Bromborough store's 'Quiet Hour' trial helps autistic customers
Our Bromborough store has trialled a successful ‘Quiet Hour’ to help autistic customers and others who struggle with loud noises.
The store turned off the music, dimmed the lights and handed out maps of the store to make the shopping experience more comfortable for guests from Autism Together.
The store’s community champion Helen-Louise Sestan-Burton regularly helps the group and invited members including volunteer Alex, who’s autistic himself, to do their weekly shop during the trial.
Rick Myers, Autism Together fundraising manager, said: "The ‘Quiet Hour’ went really well; colleagues were very helpful, patient and understanding.
“The difficulties facing people with autism in large stores varies with each individual. But we find a lot of our members find shopping difficult because of the loud music and bright lighting, and the fact the store turned off music and dimmed the lights was a great help and made for a more positive experience for them.
“We’ve found they prefer using Scan & Go to the checkouts. It’s a mechanical, repetitive task which they find quite simple to use as opposed to waiting in a queue. They also can have problems with spacial awareness, so the maps helped too.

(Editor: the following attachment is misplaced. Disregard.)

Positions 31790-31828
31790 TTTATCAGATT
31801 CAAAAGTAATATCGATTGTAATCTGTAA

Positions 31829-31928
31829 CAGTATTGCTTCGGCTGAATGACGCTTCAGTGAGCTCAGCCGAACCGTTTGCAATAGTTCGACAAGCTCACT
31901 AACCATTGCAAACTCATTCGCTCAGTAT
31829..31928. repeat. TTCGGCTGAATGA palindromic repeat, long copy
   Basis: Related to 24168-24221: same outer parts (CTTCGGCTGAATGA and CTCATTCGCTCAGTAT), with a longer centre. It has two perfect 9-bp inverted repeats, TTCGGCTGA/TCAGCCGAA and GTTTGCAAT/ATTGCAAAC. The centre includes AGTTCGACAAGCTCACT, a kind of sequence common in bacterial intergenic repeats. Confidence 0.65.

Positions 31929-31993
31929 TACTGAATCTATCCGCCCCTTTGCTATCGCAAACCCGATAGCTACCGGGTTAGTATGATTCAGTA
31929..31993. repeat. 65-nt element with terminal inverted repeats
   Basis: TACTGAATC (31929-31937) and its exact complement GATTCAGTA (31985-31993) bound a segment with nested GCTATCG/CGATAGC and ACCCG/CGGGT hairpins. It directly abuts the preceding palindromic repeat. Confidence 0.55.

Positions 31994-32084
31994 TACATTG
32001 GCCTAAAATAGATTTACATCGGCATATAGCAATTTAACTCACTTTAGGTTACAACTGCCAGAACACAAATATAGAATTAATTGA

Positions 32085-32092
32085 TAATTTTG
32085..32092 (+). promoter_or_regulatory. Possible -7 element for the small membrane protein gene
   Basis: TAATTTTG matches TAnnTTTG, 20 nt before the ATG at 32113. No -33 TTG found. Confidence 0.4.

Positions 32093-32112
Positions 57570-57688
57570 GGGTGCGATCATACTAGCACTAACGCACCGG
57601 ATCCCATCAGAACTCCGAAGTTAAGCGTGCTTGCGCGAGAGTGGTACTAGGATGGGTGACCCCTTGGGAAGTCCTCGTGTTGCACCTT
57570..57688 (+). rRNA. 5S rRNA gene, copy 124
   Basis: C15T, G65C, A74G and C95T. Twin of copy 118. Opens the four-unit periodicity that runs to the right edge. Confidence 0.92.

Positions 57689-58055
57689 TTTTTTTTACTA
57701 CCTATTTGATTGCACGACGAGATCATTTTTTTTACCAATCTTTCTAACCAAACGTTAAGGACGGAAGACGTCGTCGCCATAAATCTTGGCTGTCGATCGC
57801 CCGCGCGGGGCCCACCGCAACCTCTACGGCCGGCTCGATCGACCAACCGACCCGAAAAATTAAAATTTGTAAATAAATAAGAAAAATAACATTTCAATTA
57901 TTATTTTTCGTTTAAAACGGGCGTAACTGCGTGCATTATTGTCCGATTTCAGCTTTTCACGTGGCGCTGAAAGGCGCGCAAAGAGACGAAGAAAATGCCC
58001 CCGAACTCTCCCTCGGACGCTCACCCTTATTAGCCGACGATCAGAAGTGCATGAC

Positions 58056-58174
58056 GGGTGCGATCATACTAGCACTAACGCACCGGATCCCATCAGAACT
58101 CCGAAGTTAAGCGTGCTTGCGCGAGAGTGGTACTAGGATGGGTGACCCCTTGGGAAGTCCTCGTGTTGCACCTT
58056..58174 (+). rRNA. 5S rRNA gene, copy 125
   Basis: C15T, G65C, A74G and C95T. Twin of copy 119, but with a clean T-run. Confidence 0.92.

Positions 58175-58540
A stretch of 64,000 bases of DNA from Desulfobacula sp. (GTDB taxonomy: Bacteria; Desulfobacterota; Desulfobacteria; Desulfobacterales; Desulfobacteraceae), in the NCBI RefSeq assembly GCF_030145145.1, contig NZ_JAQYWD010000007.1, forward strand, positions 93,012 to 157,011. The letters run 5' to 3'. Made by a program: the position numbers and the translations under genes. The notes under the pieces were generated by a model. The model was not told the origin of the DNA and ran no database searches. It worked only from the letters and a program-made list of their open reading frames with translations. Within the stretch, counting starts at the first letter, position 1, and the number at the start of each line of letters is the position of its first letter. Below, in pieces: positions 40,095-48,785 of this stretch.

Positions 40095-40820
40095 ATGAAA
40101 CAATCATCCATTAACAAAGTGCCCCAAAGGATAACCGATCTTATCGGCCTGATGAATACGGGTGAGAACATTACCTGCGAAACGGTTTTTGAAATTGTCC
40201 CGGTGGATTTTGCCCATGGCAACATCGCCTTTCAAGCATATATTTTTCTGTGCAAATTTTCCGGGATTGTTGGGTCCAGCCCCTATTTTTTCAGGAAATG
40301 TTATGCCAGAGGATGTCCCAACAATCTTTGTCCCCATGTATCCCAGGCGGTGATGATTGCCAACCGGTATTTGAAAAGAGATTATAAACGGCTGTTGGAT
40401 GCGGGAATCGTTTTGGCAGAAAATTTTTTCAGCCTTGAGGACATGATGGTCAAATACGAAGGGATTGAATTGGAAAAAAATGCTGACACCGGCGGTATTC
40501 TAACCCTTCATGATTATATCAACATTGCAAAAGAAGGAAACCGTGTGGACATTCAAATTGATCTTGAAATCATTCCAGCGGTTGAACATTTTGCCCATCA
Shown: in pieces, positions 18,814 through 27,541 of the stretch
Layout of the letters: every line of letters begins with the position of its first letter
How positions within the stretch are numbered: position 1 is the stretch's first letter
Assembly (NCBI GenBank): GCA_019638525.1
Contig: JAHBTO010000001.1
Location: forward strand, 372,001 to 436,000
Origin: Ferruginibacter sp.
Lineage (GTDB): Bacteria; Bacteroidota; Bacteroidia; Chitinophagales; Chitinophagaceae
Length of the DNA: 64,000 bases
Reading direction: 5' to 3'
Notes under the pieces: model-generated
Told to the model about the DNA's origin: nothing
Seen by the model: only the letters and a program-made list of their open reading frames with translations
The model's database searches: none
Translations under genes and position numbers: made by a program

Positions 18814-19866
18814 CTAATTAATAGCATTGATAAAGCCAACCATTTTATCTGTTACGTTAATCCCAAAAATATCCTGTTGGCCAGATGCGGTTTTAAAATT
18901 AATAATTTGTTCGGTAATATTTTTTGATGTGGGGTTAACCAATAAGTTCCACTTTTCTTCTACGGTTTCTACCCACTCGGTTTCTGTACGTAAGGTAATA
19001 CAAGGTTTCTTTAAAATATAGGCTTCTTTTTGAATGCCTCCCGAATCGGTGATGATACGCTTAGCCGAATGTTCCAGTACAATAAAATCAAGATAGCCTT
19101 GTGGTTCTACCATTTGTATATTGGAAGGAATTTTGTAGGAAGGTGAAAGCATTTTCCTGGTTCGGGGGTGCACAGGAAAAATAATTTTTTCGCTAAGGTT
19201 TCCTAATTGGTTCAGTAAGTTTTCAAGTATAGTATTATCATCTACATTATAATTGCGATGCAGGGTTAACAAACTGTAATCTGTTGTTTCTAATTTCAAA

“Everyone really enjoyed the experience and I hope you can repeat it. Well done Asda.”
Helen-Louise regularly volunteers with the group as they’re currently involved in a project to transform Port Sunlight River Park from a landfill site to a community park, and recently received a £200 donation from the Asda Foundation.
“The trial went really well,” she said. “All of the colleagues have been really supportive and were happy to help out this fantastic group. All of the group enjoyed themselves and were pleased with the things we’d done.”